Dietrich Strause, the son of a Lutheran preacher from Lancaster, PA comes home and comes clean on his new album How Cruel That Hunger Binds. The Boston-based multi-instrumentalist and singer-songwriter, known for putting his own spin on classic Americana, has cultivated something of a cult following in the New England area. Last year, Strause announced a Kickstarter campaign to finance his new album, which is produced by Zachariah Hickman (Josh Ritter’s Royal City Band.) The result is a polished, rich, golden-era masterpiece that conjures images of a seemingly simpler time and bygone eras of Joanie Cunningham, station wagons, and sock hops. Strause has noted that the album felt like a coming home of sorts for him with its almost hymnal like overtones and diverse instrumentation (he studied music and played horn in an R&B band when he was just fifteen.) Recently, Strause sat down with Glide to talk the American dream, religion, and the sharp contrast of lyrics and music on his latest release.
What is that sound, that almost roar, for lack of a better word, that comes in on the first track (“The Beast Within”) of How Cruel That Hunger Binds?
Electric guitar, atmospheric stuff, wurlitzer with a delay pedal. But also on that song we have clarinets , flutes, me playing acoustic guitar, and I think that is it for that track.
You decided to go in an entirely different direction for this album than your past albums, correct?
My last albums had horns on them, but not that much. The genre I was interested in for my last album was different than this album. Stylistically we tried for more orchestrated songs, less of the folk Appalachia, more of the American songbook, 40s and 50s big band era orchestration style.
That’s funny you mention that, because when I was listening to it I made this note that said “Joanie Cunningham.” The album reminds me of a simpler time but is so rich with imagery. It got me wondering things like, are you religious, making a political statement, or did you go somewhere and have this Justin Vernon moment and hole yourself up in Maine with a bunch of buds? I would love to hear that story.
Yeah, so I go to a writers retreat every year in the middle of Lake Winnipesaukee. I go with about 12 other people – some from the Boston area – everyone gets their own cabin on the lake and most of the songs came from that. The rest came from last winter. My dad is a Lutheran preacher so the language and the vocabulary and the well I had to draw from came from that world a little bit. In term of topics, I think that you can write about love without sounding like a puppy dog and one of those ways is through religion and sex, and if you skirt those issues you sound like a puppy dog.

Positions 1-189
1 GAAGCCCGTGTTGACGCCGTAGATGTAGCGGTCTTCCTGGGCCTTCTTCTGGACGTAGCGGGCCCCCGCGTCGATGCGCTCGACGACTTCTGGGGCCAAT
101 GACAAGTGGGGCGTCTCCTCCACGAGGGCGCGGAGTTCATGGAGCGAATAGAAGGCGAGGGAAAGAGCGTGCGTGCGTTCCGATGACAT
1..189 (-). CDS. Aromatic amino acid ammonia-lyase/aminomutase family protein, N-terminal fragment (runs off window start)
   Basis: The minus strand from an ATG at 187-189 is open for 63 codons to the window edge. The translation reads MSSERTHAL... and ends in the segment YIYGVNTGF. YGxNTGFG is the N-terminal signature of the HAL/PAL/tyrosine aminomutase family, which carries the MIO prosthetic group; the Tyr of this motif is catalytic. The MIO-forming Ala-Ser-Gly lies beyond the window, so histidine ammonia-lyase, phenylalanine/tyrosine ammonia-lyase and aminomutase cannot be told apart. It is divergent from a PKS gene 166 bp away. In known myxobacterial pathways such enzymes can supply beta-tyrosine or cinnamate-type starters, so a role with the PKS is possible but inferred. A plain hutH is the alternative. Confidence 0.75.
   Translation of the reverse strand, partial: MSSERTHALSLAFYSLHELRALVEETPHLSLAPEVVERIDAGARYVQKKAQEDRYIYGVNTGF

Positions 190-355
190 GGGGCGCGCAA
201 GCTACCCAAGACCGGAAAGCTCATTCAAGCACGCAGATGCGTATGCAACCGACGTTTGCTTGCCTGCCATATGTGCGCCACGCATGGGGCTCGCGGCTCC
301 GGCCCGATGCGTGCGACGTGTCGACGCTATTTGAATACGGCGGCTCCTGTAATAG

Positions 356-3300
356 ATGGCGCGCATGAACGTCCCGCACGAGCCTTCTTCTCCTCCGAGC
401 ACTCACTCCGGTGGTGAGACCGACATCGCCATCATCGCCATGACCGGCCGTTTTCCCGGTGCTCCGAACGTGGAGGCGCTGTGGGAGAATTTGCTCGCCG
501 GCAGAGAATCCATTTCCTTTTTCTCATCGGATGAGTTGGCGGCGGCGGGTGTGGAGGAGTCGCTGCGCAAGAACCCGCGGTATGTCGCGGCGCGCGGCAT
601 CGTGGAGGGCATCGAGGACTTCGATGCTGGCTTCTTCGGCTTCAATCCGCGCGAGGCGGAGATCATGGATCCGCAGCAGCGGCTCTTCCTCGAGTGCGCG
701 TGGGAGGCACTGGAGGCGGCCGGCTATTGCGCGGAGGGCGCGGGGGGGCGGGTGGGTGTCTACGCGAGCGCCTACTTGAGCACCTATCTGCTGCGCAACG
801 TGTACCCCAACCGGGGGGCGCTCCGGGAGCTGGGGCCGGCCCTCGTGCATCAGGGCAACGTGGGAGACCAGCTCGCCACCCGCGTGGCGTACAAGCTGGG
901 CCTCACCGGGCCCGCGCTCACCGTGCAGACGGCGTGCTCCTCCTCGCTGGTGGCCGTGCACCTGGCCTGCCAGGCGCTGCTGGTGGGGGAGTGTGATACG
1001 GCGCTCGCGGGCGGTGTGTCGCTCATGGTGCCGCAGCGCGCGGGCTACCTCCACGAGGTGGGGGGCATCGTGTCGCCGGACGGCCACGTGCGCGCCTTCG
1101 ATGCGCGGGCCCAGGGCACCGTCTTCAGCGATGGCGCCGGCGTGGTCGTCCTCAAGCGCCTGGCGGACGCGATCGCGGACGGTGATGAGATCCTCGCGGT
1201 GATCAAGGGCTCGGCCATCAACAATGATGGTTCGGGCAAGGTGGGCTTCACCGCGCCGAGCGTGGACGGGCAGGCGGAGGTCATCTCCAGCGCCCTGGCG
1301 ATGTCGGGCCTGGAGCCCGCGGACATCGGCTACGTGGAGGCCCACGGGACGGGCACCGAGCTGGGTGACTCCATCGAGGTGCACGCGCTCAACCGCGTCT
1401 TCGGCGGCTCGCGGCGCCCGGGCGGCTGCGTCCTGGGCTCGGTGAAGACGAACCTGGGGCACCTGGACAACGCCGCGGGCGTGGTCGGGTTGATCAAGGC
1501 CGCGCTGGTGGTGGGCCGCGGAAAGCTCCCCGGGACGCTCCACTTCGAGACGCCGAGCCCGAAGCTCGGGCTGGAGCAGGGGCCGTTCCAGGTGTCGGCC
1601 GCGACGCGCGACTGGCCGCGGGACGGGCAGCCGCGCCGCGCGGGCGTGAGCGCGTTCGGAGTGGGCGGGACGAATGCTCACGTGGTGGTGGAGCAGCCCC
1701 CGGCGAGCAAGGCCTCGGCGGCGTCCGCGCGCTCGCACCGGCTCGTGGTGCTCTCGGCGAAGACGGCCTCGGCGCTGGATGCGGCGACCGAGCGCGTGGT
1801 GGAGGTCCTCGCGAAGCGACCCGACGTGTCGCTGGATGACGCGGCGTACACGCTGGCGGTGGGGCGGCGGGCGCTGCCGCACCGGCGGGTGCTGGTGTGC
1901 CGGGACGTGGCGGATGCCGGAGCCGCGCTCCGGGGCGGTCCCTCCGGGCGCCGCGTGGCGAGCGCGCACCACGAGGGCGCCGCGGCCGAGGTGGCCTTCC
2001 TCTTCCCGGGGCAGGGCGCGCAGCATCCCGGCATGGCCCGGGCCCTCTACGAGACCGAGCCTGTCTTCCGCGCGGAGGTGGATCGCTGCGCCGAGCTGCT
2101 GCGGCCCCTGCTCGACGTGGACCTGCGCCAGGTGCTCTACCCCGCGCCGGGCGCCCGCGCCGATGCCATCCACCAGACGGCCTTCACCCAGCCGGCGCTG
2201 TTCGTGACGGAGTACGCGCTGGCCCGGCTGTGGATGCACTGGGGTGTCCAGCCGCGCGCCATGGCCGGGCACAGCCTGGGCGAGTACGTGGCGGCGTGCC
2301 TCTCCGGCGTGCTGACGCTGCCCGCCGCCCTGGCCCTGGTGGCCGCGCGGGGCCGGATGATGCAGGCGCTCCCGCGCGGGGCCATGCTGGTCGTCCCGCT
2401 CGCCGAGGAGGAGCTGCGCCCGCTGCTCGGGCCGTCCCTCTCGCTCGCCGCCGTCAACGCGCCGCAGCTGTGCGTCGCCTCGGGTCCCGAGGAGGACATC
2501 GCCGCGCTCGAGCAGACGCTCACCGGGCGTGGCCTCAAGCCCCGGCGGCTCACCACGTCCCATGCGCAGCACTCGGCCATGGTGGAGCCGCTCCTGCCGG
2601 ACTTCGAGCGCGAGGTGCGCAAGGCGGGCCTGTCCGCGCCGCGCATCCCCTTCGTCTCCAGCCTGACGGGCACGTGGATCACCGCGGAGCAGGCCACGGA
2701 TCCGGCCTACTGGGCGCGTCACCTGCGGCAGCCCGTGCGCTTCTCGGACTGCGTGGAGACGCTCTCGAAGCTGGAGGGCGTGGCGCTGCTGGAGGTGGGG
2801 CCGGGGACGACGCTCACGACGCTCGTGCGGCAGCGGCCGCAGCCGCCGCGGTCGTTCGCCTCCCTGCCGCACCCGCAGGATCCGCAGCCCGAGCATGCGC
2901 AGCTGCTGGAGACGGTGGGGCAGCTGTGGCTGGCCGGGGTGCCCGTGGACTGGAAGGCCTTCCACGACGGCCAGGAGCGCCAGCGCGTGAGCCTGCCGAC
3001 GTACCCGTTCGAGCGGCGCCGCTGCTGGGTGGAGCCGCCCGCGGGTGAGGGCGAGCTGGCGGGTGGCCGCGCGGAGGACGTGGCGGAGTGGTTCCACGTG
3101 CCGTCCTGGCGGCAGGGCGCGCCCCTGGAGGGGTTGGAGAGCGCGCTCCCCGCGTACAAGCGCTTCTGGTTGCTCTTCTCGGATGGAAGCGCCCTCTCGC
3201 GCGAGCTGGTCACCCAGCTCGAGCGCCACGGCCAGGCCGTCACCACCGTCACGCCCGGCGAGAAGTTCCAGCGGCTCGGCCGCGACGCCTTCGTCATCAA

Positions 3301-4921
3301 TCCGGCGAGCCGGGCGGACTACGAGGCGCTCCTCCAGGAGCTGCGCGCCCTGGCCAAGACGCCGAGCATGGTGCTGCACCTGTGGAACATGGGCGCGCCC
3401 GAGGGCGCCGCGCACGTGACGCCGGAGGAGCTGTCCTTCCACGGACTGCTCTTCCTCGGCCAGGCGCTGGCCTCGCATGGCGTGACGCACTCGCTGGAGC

You mentioned with this album you were trying to move away from the country boy image that people had painted of you. Can you elaborate on that?
I think this album was a stretch for me in that the last album was…I call it unashamed nostalgia porn. It was dripping in nostalgia for folk songs and the American west. Since then I have been a little more cautious about going down that folk road again. I think some people would hear this album as a departure but for me it is like coming home. I went to music school and I played trumpet in an R&B band so it feels a little bit like I came back to the things I really love.
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This album feels a little bit like you were going for the embodiment of the golden era, were you?
We did not intend for it to be Golden Era. it is a different kind of nostalgia. Americana aesthetic seems to ignore gospel in a lot of ways. I mean there are a lot of people who don’t. A lot of arrangements on this album are hymn like. There is a lot of the complex harmony you would hear in church music it makes it a little less of the western nostalgia and more of the suburban nostalgia.
How did you come to the title of the album? It is such a gut punch.
I wrote “Boy Born to Die” during when we had that crazy winter, I would force myself to walk to the grocery store and bookstore. I read three or four Shakespeare tragedies in a few weeks. It was a little harder to title it this time. What I usually do is circle words and images and see if they pop up in other songs. I think that phrase “how cruel the hunger binds” is that juxtaposition encapsulated how we need to destroy to survive. There are these cycles in love and violence and human interaction, how we treat each other in love, how we treat each other on the subway. Hunger is a cycle. You can go to bed full, we are still going to wake up hungry in the morning. Lying in your arms is what that cycle is about even though it comes from “Boy Born to Die”.
You did a Kickstarter campaign to finance the album. Did that put a little more pressure on you?
Oh God yeah. It was done in May. I needed it to be done before the writer’s retreat or I wouldn’t enjoy it. I did it so everyone would have downloads for summer.
What was it like working with Zack Hickman and Sam Kassirer (members of Josh Ritter’s Royal City Band), and how did that come about?
Zack and I have been good friends years and he produced the album and Sam owns studio. I have played trumpet on a lot of albums Sam has produced over years and spent a lot of time at Great North (Kassirer’s studio) over the years. We wanted someone who could play keys. We were all good friends so we wanted to spend a week together making music.
Dietrich Strause’s How Cruel That Hunger Binds is out now. To order the album and find out more check out dietrichstrause.com.
Cover photo by Rose Cousins